Imaging the Surface of Mars
A new spectrometer lets scientists learn more about the planet’s chemistry.
Researchers at Johns Hopkins University have developed a spectrometer with a spatial resolution up to 100 times higher than any imaging instrument previously taken into orbit. The spectrometer is currently circling Mars on NASA’s Mars Reconnaissance Orbiter (MRO), mapping the chemical composition of the planet’s surface.
The higher-resolution instrument helps scientists see features on the Martian surface, such as clay rocks, that were completely invisible using other instruments, says Scott Murchie, a scientist at Johns Hopkins University Applied Physics Laboratory (JHUAPL) and the principal investigator on the spectrometer project. Scientists are observing the planet’s features and mapping its mineral makeup to identify a landing site for the Mars Science Laboratory (MSL), which is scheduled to launch in 2009. Last week, scientists met to discuss the 46 possible sites for the lab and bring the total down to 5, using the data gathered by the new spectrometer as a guide.
The Mars rover’s objective is to assess the habitability of the planet and look for a chemical record of life. To do so, the rover needs to land at a site with rock types known to preserve or bury organic material, says Murchie. The new spectrometer is the only instrument with the spectral power to image the chemical composition of these rocks in great detail, because it covers such a wide range of the electromagnetic spectrum.
The instrument measures the different colors of sunlight reflected off Mars’s surface. It has up to 544 individual spectral channels, or colors, ranging from the ultraviolet portion of the electromagnetic spectrum, through the visible spectrum, and all the way to wavelengths (segments of the electromagnetic spectrum) of almost four microns. (The naked human eye can only see wavelengths up to 0.7 microns.) Geological materials, such as rocks and dust, have a “spectral fingerprint” that represents their chemistry, so in essence, every mineral has a color, says Frank Seelos, a scientist at JHUAPL and a member of the spectrometer team.
The instrument records how much energy it is receiving at each one of the 544 wavelengths. An onboard computer uses that data to construct a picture of the surface of the planet. Each picture covers a six-mile-wide area and has a spatial resolution of 20 meters per pixel.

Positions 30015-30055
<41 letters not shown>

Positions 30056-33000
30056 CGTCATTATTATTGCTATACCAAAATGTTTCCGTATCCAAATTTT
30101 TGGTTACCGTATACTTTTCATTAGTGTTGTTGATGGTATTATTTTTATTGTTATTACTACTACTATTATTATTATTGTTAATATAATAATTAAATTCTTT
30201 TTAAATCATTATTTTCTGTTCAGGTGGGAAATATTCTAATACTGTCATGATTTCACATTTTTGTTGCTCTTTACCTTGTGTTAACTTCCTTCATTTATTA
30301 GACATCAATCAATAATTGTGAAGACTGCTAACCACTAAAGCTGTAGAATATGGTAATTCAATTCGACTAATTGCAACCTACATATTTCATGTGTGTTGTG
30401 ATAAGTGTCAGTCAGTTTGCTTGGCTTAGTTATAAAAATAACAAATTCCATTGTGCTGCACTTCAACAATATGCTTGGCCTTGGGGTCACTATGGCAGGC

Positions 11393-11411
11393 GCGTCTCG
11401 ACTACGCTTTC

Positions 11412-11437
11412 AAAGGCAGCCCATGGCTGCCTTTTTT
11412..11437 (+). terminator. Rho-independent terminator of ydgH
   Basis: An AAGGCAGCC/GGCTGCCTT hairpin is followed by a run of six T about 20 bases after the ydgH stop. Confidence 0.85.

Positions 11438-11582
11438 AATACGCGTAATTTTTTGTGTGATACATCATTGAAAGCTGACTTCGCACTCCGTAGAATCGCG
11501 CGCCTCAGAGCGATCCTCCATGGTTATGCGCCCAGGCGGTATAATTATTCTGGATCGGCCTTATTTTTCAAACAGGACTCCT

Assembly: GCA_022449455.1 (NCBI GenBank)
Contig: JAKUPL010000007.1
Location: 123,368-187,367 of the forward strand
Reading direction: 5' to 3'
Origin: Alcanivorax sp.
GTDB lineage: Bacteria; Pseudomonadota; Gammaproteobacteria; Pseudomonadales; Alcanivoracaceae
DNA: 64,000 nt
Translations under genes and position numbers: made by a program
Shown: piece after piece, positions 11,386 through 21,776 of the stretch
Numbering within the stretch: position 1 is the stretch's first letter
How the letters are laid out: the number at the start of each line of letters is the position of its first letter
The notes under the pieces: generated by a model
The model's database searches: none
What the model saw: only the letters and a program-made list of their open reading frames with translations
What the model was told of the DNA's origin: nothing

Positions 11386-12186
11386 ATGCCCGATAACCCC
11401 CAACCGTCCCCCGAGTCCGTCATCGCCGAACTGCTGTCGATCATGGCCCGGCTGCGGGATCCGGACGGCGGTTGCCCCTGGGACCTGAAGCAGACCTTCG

With a flick of a switch, the spectrometer can be turned from a high-resolution camera, capturing data on 544 wavelengths, to a low-resolution camera that captures data on just 72 wavelengths. In the past, two completely different instruments would have been required. While the high-resolution setting is great for zooming in on a particular area, it captures so much data that it’s difficult to create a single map of the entire planet. Switching to low resolution makes this task much easier, says Murchie. The scientists assess the global map to find areas for targeted observation or high-resolution imagery.
“Targeted observations are really what characterize the surface in detail, and global mapping puts it into a broader context,” says Murchie.
The instrument is controlled remotely, from Earth. The new spectrometer has taken approximately 2,300 high-resolution images and 2,700 atmospheric measurements since it first started gathering data on Mars in September 2006. Every two weeks, it records the amount of trace dust and ice in the atmosphere to create an air-quality map that indicates the evolution of water vapor and dust clouds.
The spectrometer will continue to observe landing sites for the Mars Science Laboratory through 2008.
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